Adoring God Heals Us
In the last few blog posts, we’ve focused on praising God in the midst of really difficult times. Today, I’m excited to share some incredible nuggets I learned from pastor and author, Timothy Keller, in his sermon, Adoration: Hallowed Be Thy Name.
We are all good at praising. Keller says we are all adoring someone or something. That is the test we can use to measure our spiritual health – who or what are we adoring? If we look at what we do with our solitude, we will find who or what we consider most sacred and supreme.
God invites us pray about everything and pray all the time (1 Thessalonians 5:17, Philippians 4:6). But we struggle to pray all the time and we struggle to pray about everything. Well, at least I do. Keller suggests that the consistency of our prayer life will tell us who our God is.
He invites us to ask the question:
Is God is the supreme interest in my life?
If He is, then we will praise and pray all the time. If He is not, we will find ourselves skipping praise and adoration and focusing on petition and maybe confession. Keller says, “if the thing you most adore is not God, then you will only pray when that thing is at stake.” What do you think? Is that true for you?
I think it mostly true. But I think we need to check the “only.” We are all growing (hopefully) in our relationship with Christ. And as we grow, we recognize that God is more faithful and powerful than anyone in this physical and spiritual world.
I do pray to God and praise Him about many things. But not all the time. I have moments when I stop and think, why haven’t I prayed about that? Now I know that I can turn to God and simply ask, “Who am I praising more than You? Why am I choosing not to pray about this?” I am very sure He wants to answer that question.
So how can adoring God heal us?
Keller says, “If you hallow anything more than God, it will control your view of yourself.” I believe that is very true. In my experience, I get healthier, stronger every time I acknowledge who God is and who I am to Him.
Here is an interesting way to discern who controls your view of yourself. Answer these questions.
I succeed when I _________. The person who expects me to succeed in this area is _________.
I fail when I _________. The person who would see me as a failure is ___________.
Who is that person? Are we allowing them to define us? Are they in charge of our view of ourselves? If so, we need to demote them.
According to Keller, healing happens when we see ourselves from God’s point of view. I believe this wholeheartedly. God used Isaiah 6 to inspire me to ask Him to show me who He is to me and who I am to Him. God has not stopped answering that prayer for me.
Forgiveness and Healing
I hope you will listen to this sermon I am referencing. In it, Keller shares an incredible truth about why we struggle to forgive ourselves and others. Here’s a hint – it says a lot about who we hallow.
I believe our ability to forgive is very closely tied to our healing. Every prayer my counselor has led me in starts with these words, “God, I choose the healing that forgiveness brings.”
Prayer Generates Peace
“Don’t worry about anything, but in everything, through prayer and petition
with thanksgiving, let your requests be made known to God.”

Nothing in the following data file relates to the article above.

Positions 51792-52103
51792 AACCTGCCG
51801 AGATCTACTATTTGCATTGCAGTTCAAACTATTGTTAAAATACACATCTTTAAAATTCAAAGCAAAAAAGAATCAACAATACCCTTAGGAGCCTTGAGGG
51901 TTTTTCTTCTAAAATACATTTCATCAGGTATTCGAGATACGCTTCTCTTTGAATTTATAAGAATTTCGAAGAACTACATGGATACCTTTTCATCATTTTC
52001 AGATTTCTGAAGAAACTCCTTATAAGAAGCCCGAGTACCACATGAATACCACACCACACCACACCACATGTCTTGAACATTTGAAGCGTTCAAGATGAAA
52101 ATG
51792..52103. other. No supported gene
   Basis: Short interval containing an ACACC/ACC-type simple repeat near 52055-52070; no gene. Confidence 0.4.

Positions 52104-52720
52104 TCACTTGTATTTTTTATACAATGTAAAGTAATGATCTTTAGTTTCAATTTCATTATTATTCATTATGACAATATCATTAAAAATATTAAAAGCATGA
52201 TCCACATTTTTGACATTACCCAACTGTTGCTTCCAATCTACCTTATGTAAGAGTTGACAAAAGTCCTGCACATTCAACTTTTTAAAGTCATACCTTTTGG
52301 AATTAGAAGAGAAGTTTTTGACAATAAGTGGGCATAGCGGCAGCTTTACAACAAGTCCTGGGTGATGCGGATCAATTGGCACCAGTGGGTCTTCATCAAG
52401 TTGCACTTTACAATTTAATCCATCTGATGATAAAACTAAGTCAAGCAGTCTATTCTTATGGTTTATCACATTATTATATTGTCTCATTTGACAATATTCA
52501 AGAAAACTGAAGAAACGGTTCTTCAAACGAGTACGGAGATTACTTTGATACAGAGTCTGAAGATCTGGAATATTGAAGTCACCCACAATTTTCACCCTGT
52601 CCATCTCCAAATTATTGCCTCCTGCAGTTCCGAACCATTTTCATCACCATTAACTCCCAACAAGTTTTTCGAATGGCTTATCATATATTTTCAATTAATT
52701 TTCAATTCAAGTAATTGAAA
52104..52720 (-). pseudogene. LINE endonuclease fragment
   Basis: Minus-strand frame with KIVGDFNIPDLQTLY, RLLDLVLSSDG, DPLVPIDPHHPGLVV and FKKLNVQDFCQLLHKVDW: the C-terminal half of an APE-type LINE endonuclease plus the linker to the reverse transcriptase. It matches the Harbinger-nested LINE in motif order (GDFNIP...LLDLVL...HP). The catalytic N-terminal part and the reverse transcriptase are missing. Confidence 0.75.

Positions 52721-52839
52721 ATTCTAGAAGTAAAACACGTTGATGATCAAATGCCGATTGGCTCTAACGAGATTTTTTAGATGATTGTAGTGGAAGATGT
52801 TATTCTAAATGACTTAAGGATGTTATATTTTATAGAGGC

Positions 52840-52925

Philippians 4:6 HCSB
When we ask God for our daily bread (not our apple cobbler) and we leave that prayer worrying about not receiving it, we need to check our supreme interest. Keller says this lack of peace is evidence that in our secret silence we are praising someone other than God. Keller calls it a failure of adoration. He says we simply have to demote the something or someone who cannot give us what we need.
According to Keller, “Praise will heal your view of the world and yourself.”
To me, that means praising God is a wonderful weapon in our spiritual battle. The enemy works tirelessly to skew our view of God, the Bible, and ourselves. He is the destroyer, the accuser, the father of lies. He launches fiery darts (lies, half truths, shame, despair, fear, etc.) hoping to take us down and destroy God’s reputation for the world around us.
Our faith in God is the shield to defend us against those attacks (Ephesians 6:16).
Can you see how praising the attributes of God strengthens your faith? And here is the really good news about this faith Jesus pours into us. Our faith is the key to victory.
“because whatever has been born of God conquers the world.
This is the victory that has conquered the world: our faith.”
1 John 5:4 HCSB
We can start the healing power of praise working in us right now by thanking God for His gift of faith and victory. Without His gift of Jesus … we would not be okay.
Keller ends his sermon with this prayer. I am praying this for me and for you.
Father teach us to say, “Hallowed by thy name.” And help us to see that it’s our health and our life. Help us to see that it is not just busy work from You. This is what will heal us in every respect.
Help us to see that we can only hallow Your name when we see your son, Jesus, on the cross saying I want for the cup to pass from me nevertheless not My will but Yours be done. When we see Jesus saying all that is necessary is to have You, oh Father.
We pray this in Jesus name. Amen
Have you experienced healing as a result of praise in your life? Please share your story in the comments.
For more on the power of praise, check out these posts:
About Jennifer O. White
I'm a simple wife who has discovered God's amazing gift of prayer. Here at Prayerfully Speaking I share my journey of unwrapping this gift. God invites us to ask Him, but His enemy works diligently to keep that from happening. I hope to offer you encouragement to believe God is ready to pour more into your life than you've ever imaged.